Ibn al-Haytham is regarded as the "father of modern optics" for his influential Book of Optics, which correctly explained and proved the modern intromission theory of vision, and for his experiments on optics, including experiments on lenses, mirrors, refraction, reflection, and the dispersion of light into its constituent colours. He studied binocular vision and the moon illusion, described the finite speed[] and rectilinear propagation of light and and argued that rays of light are streams of corpuscular energy particles[16]travelling in straight lines.] Due to his formulation of a modern quantitative, empirical and experimental approach to physics and science, he is considered the pioneer of the modern scientific method and the originator of experimental science and experimental physics, and some have described him as the "first scientist" for these reasons.

He is also considered by some to be the founder of experimental psychology for his experimental approach to the psychology of visual perception and optical illusions, and a pioneer of the philosophical field of phenomenology.

Among his other achievements, Ibn al-Haytham gave the first clear description and correct analysis of the camera obscura, discovered Fermat's principle of least time and the concept of inertia (Newton's first law of motion), discovered that the heavenly bodies were accountable to the laws of physics, presented a critique and reform of Ptolemaic astronomy, first stated Wilson's theorem in number theory, formulated and solved Alhazen's problem geometrically using early ideas related to calculus and mathematical induction,and in his optical research laid the foundations for the later development of telescopic astronomy,[34] as well as for the microscope and the use of optical aids in Renaissance art.

also known by the Latinized version of his name Alkindus to the West, was an Arabpolymath: a philosopher, scientist, astrologer, astronomer, cosmologist, chemist, logician, mathematician, musician, physician, physicist, psychologist, and meteorologist.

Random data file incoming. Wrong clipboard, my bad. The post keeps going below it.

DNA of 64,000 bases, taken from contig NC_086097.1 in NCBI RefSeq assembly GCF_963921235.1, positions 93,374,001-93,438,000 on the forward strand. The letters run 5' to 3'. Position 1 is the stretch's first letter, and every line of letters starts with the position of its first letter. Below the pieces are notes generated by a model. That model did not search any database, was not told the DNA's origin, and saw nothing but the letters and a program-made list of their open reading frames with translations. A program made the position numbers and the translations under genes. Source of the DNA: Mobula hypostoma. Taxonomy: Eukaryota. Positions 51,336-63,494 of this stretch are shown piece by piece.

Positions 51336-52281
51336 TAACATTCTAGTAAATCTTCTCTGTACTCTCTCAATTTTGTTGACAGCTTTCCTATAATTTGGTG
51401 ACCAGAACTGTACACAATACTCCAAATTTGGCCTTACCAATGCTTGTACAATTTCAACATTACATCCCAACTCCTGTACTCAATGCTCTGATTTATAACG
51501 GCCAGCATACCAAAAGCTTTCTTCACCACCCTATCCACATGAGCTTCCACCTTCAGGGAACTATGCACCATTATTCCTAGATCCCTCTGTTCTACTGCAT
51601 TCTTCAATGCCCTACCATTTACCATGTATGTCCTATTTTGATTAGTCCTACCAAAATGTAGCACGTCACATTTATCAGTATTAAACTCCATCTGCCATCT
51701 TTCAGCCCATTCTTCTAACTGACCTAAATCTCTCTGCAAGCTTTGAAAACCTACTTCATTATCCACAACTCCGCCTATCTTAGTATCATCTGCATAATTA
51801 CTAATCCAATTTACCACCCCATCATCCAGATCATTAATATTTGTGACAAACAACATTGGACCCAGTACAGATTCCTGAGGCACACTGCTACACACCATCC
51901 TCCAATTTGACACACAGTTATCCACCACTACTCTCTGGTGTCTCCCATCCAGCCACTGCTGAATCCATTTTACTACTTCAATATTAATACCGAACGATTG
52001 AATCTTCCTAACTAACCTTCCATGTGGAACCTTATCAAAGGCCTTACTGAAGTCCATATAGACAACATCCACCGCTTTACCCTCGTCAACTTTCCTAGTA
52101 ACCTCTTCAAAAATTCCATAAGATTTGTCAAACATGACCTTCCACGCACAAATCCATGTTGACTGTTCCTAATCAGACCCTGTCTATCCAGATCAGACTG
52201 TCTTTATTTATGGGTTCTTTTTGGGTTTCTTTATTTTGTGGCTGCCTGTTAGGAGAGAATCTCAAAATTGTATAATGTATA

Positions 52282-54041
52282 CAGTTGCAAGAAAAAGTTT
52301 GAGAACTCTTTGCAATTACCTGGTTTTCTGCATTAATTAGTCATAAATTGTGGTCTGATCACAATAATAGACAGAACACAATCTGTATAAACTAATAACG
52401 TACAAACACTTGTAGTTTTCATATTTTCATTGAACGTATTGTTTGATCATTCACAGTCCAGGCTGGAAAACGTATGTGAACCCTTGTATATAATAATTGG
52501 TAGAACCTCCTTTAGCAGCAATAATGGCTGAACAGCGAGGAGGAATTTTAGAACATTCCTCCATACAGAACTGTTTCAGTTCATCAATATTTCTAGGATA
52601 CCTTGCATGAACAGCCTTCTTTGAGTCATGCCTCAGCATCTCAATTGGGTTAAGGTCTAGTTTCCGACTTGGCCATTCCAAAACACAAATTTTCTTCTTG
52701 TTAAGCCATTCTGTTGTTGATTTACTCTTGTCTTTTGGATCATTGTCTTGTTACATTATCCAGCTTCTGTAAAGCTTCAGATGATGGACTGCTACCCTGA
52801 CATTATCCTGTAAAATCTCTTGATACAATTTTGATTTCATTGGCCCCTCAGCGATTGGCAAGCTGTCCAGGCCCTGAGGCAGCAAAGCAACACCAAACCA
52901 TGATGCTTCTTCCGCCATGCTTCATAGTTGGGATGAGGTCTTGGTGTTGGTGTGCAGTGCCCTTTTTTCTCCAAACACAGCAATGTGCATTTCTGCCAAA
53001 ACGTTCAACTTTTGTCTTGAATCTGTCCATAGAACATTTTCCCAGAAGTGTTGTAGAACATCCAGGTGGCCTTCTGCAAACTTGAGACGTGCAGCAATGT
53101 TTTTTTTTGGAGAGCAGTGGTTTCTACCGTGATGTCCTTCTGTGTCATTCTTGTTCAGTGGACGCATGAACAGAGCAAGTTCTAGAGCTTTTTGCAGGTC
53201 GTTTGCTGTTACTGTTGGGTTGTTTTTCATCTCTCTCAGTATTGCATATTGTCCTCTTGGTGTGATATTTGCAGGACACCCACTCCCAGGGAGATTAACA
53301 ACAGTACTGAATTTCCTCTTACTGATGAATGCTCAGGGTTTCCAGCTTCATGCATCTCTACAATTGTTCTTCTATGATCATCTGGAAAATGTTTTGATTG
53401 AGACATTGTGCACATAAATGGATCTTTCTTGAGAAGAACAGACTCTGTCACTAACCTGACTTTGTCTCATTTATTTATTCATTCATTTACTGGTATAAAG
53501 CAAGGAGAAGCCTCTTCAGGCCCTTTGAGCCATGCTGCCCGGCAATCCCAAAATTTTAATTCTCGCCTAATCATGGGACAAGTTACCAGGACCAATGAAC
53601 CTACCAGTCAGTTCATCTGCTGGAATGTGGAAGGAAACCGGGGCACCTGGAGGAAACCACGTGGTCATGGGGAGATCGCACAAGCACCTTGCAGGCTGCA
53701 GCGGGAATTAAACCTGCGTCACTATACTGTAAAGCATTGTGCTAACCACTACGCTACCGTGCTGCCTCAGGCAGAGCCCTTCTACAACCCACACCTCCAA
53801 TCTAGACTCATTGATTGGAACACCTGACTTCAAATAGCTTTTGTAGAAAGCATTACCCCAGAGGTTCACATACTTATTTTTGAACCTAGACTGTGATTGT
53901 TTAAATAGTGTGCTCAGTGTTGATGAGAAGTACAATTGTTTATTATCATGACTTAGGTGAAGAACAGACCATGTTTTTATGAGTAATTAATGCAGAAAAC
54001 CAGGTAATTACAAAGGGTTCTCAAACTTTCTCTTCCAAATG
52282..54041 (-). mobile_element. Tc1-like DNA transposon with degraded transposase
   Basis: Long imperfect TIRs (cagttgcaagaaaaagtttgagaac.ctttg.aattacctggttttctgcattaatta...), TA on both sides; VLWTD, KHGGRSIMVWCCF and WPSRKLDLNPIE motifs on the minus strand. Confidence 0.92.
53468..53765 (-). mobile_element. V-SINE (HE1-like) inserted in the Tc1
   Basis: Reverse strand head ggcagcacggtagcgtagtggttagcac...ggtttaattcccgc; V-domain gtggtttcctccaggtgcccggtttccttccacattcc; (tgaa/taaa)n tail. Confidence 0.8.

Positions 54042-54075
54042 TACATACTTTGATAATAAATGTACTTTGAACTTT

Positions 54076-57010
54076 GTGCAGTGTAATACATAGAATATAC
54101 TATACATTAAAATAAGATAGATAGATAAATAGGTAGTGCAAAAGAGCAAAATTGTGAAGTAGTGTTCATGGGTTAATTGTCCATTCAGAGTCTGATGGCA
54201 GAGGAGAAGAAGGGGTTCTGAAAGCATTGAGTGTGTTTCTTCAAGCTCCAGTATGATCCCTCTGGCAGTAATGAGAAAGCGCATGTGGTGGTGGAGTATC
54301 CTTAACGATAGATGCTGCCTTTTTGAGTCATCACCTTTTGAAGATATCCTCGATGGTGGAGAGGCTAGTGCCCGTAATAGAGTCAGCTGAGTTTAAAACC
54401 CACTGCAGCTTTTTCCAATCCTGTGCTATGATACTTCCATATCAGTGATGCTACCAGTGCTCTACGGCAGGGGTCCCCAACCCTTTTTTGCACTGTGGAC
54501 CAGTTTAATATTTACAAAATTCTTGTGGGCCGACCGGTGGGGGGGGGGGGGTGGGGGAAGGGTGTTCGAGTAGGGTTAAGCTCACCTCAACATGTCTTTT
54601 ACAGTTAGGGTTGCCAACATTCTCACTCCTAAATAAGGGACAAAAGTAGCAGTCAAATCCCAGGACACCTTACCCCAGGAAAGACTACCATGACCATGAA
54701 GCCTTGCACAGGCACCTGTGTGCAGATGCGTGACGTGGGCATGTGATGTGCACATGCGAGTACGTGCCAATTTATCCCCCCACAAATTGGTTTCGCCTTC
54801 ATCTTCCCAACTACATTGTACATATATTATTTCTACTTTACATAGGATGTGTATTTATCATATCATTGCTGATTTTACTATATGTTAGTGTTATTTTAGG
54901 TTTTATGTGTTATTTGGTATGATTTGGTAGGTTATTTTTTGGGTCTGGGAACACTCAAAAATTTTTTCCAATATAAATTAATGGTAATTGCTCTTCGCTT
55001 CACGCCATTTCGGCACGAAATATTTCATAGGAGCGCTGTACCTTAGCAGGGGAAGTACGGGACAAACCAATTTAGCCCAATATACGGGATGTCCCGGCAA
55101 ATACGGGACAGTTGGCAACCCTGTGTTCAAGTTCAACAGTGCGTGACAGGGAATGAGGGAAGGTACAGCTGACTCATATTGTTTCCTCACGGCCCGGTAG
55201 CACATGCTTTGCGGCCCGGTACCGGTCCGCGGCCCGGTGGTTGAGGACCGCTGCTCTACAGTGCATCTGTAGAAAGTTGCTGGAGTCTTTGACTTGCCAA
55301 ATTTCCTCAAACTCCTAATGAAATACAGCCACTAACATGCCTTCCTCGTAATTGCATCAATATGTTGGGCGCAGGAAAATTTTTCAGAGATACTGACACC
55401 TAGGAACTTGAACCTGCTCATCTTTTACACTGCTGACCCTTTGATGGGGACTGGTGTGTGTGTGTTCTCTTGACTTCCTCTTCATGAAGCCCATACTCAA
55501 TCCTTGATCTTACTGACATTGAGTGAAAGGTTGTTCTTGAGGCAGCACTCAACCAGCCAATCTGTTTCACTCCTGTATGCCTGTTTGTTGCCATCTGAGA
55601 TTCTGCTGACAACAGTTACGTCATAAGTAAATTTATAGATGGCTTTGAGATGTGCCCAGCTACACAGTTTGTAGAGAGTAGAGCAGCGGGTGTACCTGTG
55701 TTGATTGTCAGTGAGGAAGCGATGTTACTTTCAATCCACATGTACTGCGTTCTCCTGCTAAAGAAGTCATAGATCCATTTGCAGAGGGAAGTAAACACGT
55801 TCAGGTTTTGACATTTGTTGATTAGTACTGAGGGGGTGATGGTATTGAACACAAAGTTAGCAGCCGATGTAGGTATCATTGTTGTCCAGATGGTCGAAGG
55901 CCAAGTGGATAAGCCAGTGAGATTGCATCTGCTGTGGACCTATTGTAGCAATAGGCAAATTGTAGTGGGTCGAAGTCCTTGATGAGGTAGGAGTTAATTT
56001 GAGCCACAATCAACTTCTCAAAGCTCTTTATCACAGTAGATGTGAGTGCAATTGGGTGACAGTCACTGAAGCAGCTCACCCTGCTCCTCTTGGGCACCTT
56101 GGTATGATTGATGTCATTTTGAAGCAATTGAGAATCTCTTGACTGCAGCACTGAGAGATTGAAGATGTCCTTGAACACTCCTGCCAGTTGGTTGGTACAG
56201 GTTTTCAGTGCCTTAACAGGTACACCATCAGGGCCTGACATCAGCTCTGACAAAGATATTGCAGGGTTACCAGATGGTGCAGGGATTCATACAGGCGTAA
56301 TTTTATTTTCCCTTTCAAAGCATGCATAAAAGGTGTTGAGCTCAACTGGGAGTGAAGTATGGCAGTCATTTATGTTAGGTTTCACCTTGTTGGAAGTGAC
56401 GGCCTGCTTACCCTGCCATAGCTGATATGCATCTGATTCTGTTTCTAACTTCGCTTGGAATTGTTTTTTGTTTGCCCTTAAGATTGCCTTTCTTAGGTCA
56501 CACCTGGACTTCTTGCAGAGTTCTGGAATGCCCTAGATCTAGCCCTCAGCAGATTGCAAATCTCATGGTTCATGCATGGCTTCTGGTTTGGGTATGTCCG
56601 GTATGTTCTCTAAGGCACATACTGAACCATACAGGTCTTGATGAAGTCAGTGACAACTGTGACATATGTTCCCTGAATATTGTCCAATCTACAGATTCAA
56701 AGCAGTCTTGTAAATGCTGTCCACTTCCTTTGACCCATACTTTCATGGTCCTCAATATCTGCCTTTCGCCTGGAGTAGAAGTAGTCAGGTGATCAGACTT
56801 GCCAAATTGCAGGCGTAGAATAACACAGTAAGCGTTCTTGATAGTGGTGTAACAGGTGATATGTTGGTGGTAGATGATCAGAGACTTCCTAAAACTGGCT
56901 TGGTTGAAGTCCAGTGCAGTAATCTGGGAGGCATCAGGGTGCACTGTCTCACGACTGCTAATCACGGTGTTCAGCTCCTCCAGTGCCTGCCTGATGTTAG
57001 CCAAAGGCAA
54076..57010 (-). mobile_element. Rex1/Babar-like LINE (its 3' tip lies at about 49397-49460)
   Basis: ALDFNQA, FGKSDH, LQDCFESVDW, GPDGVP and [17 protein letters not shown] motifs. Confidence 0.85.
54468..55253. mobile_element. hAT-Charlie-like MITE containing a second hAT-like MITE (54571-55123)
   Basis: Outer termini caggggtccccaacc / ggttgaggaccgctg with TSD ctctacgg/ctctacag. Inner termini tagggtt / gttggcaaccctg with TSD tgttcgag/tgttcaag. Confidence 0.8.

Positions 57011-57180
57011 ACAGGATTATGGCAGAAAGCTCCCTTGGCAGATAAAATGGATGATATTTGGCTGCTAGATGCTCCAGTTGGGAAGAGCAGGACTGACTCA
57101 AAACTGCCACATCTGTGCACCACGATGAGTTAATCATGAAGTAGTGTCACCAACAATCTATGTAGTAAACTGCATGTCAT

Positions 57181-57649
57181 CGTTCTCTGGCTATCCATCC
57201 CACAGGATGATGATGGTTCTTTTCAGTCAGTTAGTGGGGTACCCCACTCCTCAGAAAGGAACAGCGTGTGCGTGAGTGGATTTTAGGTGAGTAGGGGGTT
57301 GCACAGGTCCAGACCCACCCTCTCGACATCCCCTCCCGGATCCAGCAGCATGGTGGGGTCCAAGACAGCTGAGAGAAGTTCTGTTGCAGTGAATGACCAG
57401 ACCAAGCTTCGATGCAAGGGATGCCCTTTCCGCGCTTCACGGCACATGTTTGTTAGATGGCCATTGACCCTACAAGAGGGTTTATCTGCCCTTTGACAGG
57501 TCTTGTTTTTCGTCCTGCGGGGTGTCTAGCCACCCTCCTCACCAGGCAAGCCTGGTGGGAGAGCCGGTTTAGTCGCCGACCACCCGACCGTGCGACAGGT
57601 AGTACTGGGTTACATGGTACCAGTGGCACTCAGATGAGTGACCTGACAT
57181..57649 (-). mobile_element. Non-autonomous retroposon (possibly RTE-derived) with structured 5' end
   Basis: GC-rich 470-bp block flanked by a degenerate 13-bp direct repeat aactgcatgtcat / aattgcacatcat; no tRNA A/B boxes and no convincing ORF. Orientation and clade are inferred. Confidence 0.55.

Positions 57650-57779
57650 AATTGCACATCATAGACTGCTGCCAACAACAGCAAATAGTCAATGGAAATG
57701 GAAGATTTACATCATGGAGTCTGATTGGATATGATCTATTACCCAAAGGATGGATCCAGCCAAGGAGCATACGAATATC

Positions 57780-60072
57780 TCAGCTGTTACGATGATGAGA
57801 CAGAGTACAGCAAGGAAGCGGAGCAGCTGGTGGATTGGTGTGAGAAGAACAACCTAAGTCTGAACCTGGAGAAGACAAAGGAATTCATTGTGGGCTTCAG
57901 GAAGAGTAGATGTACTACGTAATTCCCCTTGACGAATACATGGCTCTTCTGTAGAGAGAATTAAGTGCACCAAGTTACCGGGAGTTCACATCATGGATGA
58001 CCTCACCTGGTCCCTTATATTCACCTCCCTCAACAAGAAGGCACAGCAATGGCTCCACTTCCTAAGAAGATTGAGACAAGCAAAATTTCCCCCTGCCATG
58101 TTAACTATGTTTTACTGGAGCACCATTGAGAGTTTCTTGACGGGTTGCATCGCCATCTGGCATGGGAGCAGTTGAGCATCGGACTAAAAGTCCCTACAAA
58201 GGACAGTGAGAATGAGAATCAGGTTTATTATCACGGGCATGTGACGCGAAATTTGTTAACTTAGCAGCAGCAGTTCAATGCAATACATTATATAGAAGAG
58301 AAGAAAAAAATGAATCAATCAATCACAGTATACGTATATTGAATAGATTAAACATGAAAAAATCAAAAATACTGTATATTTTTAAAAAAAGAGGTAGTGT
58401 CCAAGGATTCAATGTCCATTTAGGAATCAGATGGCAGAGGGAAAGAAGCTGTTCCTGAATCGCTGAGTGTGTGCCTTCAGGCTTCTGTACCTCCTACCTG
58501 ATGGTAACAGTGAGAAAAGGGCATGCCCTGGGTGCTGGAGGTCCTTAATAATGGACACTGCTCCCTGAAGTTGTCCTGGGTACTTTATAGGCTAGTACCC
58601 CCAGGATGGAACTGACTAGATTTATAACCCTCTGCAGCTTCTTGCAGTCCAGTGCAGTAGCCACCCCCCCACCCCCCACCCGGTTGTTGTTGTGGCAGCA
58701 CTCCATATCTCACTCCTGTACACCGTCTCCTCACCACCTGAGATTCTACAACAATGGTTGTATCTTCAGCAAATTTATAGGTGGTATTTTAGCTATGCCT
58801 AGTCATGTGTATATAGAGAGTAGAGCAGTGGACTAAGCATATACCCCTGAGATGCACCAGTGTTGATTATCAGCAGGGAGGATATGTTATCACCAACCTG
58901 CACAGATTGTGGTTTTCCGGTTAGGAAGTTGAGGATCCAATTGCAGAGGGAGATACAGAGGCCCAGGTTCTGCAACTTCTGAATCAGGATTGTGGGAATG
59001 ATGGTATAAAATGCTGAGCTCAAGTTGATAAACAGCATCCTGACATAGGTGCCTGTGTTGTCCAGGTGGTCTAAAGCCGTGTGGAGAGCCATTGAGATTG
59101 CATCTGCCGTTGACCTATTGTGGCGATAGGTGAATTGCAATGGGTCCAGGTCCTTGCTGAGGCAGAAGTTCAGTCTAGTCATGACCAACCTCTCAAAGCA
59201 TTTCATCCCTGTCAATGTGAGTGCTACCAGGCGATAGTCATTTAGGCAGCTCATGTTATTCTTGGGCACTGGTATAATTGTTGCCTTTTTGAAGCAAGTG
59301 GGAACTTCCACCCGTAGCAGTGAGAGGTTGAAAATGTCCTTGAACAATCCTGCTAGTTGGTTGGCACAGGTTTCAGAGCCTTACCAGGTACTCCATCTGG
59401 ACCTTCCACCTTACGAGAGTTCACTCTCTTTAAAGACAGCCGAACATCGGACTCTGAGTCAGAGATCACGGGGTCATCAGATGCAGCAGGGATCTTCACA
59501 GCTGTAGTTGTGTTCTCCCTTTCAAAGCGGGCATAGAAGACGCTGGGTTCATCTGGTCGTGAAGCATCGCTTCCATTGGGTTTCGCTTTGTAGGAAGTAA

In the field of mathematics, al-Kindi played an important role in introducing Indian numerals to the Islamic and Christian world. He was a pioneer in cryptanalysis and cryptology, and devised several new methods of breaking ciphers, including the frequency analysis method.] Using his mathematical and medical expertise, he was able to develop a scale that would allow doctors to quantify the potency of their medication.

Ibn Sahl

Abu Sa`d al-`Ala' ibn Sahl) (c. 940-1000) was an Arabian mathematician, physicist and optics engineer associated with the Abbasid court of Baghdad. About 984 he wrote a treatise On Burning Mirrors and Lenses in which he set out his understanding of how curved mirrors and lenses bend and focus light. Ibn Sahl is credited with first discovering the law of refraction, usually called Snell's law.[1][2] He used the law of refraction to work out the shapes of lenses that focus light with no geometric aberrations, known as anaclastic lenses.

known as Algazel to the western medieval world, was born and died in Tus, in the Khorasan province of Persia (modern day Iran). He was a Muslim theologian, jurist, philosopher, physician, psychologist and mystic of Persian origin], and remains one of the most celebrated scholars in the history of Sufi Islamic thought. He is considered a pioneer of the methods of doubt and skepticism, and in one of his major works, The Incoherence of the Philosophers, he changed the course of early Islamic philosophy, shifting it away from the influence of ancient Greek and Hellenistic philosophy, and towards cause-and-effect that were determined by God or intermediate angels